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THEATER REVIEW | Mu Performing Arts takes on Stephen Sondheim's "A Little Night Music" at Park Square Theatre

Photo credit Michal Daniel

Mu Performing Arts offers an ambitious and enchanting operetta-like version of Stephen Sondheim’s A Little Night Music at Park Square Theatre. With Sondheim’s music and lyrics and Hugh’s Wheeler’s book, this musical inspired by the Ingmar Bergman film Smiles of a Summer Night, is essentially a bedroom farce about misfit couples. Although happy endings occur in the end, much of the musical dwells on the characters’ regrets and longings.

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"Failure: A Love Story" at the 2014 Fringe Festival

Campbell Production’s Failure: A Love Story was beautifully tragic and heartbreakingly funny all at the same time. In the span of 55 minutes it made the audience laugh and it made them cry. The story was well written and surprisingly believable. The cast members seemed comfortable with each other and apart from a few line fumbles they seemed to know the play very well. Kim Kivens and Charles Fraser were brilliant in their portrayals of birds, cats, and dogs. This is a spectacular show and you should definitely see it before it’s too late.

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"Before I Go" at the 2014 Fringe Festival

Before I Go, performing for the Minnesota Fringe Festival at the Mixed Blood Theatre, is a “collection of tragicomedies” which explore death and the moments before. Each mini-play involves a different set of characters who go through very distinct journeys to their last moments of life. The play uses these diverse circumstances to examine the ways in which people handle death and what is most important before dying, as well as what is left unsaid when death comes unexpectedly.

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"The Neverland Players" at the 2014 Fringe Festival

One of the most beautiful aspects about children is their imaginations. Children’s imaginations run free, not yet wavered by experience and the realization that not everything is possible. Losing that imagination is one of the many tragedies of growing up and becoming aware of the world. Fortunately, The Neverland Players, performing in the Fringe Festival at the U of M Rarig Center Xperimental, allow us to relive the days of making up stories about Evil Cupcakes and Rocks Named Zimbabwe.

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Fringe Review - Tourist Trap - Theatre In The Round - 4 stars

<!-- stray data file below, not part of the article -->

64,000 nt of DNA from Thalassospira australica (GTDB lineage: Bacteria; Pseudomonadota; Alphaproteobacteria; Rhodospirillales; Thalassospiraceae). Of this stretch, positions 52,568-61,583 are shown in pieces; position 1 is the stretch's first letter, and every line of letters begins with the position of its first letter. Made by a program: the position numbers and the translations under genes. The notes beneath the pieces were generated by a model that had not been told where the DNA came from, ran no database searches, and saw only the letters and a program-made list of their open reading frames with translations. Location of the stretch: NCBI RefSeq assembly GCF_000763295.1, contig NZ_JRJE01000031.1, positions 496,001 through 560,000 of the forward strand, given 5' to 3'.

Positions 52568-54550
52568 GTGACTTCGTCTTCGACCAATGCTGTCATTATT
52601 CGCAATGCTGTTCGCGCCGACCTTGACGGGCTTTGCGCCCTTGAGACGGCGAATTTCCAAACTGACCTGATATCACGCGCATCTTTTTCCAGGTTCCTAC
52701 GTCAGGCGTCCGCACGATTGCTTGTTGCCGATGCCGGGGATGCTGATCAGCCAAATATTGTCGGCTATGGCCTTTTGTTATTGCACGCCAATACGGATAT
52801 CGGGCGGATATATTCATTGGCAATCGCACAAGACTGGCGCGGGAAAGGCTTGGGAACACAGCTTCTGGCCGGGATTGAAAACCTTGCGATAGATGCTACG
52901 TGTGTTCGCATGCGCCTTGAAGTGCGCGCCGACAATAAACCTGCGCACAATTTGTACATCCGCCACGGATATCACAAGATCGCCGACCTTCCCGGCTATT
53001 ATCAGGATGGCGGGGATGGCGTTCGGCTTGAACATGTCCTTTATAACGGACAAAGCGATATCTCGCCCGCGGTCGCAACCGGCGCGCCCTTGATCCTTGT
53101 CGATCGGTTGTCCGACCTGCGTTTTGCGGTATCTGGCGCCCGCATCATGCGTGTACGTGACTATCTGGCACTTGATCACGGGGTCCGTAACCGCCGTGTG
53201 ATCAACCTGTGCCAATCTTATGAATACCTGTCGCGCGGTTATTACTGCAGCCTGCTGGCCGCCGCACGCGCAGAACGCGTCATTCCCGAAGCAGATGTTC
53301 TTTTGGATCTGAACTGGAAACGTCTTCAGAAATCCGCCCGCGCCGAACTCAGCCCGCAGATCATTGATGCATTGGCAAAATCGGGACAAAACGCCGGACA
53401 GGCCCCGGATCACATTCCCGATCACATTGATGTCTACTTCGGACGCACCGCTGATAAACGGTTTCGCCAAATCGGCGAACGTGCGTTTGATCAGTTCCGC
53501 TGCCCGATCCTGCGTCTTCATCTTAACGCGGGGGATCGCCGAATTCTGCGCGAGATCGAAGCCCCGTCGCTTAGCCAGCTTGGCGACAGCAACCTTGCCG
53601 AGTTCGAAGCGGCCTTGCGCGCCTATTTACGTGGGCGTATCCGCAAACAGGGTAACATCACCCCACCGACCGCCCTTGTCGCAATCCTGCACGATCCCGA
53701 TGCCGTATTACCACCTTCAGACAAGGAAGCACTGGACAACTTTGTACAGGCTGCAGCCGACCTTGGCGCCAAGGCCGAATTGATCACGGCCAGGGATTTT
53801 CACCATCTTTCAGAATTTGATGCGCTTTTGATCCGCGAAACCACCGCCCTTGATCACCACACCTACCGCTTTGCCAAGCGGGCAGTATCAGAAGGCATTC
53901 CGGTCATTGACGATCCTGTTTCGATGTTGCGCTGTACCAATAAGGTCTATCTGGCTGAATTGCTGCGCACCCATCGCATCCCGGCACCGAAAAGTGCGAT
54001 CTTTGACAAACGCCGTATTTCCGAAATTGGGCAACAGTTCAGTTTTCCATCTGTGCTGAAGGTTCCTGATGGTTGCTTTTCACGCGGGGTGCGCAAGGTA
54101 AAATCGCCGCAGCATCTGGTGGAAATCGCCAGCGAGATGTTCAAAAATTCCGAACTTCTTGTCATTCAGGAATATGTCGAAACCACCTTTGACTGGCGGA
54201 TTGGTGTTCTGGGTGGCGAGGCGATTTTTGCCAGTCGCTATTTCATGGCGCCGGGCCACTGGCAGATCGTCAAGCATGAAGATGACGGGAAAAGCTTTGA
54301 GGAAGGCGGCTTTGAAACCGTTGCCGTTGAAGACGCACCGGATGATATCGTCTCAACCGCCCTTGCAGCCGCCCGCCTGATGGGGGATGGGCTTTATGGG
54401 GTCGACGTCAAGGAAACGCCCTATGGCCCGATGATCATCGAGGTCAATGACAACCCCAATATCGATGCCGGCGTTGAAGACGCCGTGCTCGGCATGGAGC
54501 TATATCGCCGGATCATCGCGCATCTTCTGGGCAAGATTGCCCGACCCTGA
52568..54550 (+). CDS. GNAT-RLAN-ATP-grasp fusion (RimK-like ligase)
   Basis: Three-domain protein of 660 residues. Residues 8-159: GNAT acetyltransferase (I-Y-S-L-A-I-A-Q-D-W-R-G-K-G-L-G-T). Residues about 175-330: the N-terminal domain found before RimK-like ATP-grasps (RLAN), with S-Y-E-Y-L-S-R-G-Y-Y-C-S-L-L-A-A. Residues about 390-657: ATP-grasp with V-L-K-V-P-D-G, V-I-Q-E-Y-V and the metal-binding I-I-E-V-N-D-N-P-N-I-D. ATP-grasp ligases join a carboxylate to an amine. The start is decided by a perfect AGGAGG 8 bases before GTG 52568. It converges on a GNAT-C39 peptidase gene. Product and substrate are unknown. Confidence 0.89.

Though Tourist Trap is a wonderfully quick and creepy show (clocking in at under 40 minutes), Ghoulish Delights’ leader Tim Uren (who wrote, directed and has a supporting acting role in this Fringe production), may be a victim of his own success at freaking me out in the past. With his entry in last year’s Twin Cities Horror Festival, Trust and Obey, Uren raised the bar almost impossibly high for me as an audience member. That show was such a complex, multi-layered psychological terror machine that now I expect nothing less.

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Fringe Review - An Honest Magic Show - Mixed Blood - 5 stars

In its own quiet, unassuming way, Nick Lande’s Fringe offering, An Honest Magic Show, is just as much a 5 star show as other larger more visually dazzling productions this year. This is mostly because at its core, it’s just a good solid magic show. A mix of sleight of hand, misdirection, psychology, and a handful of things for which I have no logical explanation make for a very fun hour. Lande is an engaging and friendly presence onstage. Even when he’s tricking someone while standing right next to them, he’s never condescending, smug or unkind. He’s committed to keeping things as random as possible and never uses the same audience volunteer twice. There were about two dozen of us in the house on his opening night (“It sounds like there are more than five of you out there so I’m very happy”), and I’d say about half of us ended up onstage before the night was over (myself included).

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August 3rd Fringe shows: From Here to Maternity: By Shanan Custer & Joshua English Scrimshaw, Illusion Theatre

From Here to Maternity

By Shanan Custer & Joshua English Scrimshaw

Peek into the bedroom of Charlie and Meg for a funny but frank look at pregnancy. Does life end at conception? How much work is pregnant sex? Who would win in a fight: your doctor or your midwife?

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August 3rd Fringe Shows: Power Point Karaoke: By Snikt! Bamf! Thwip!, Intermedia Arts

Power Point Karaoke

By Snikt! Bamf! Thwip!

Four people take on a PowerPoint presentation they've never seen before, and which makes no sense!

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August 3rd Fringe shows: Comic-con Clue!: By I Love You, Bickwitus Productions, Garage Theater

Comic-con Clue!

By I Love You, Bickwitus Productions

In a remote island mansion, 5 superfans await a meet & greet with their fave fantasy novelist. When one turns up dead, panic ensues. Alliances are forged. Accusations fly. Can anyone be trusted? Get solving!

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Fringe Review - The Tiger In The Room - Illusion Theater - 3 stars

Mom and I both agreed that the charming and commanding presence of Natalie Rae Wass at the center of The Tiger In The Room is the thing that makes it work. Any way you look at it, she’s the production’s main selling point. In fact, Natalie was so effective for Mom that it caused her to give the rest of the elements in the production a pass. Sadly, the rest of the production around Natalie bugged me too much to entirely overlook the things that left me scratching me head.

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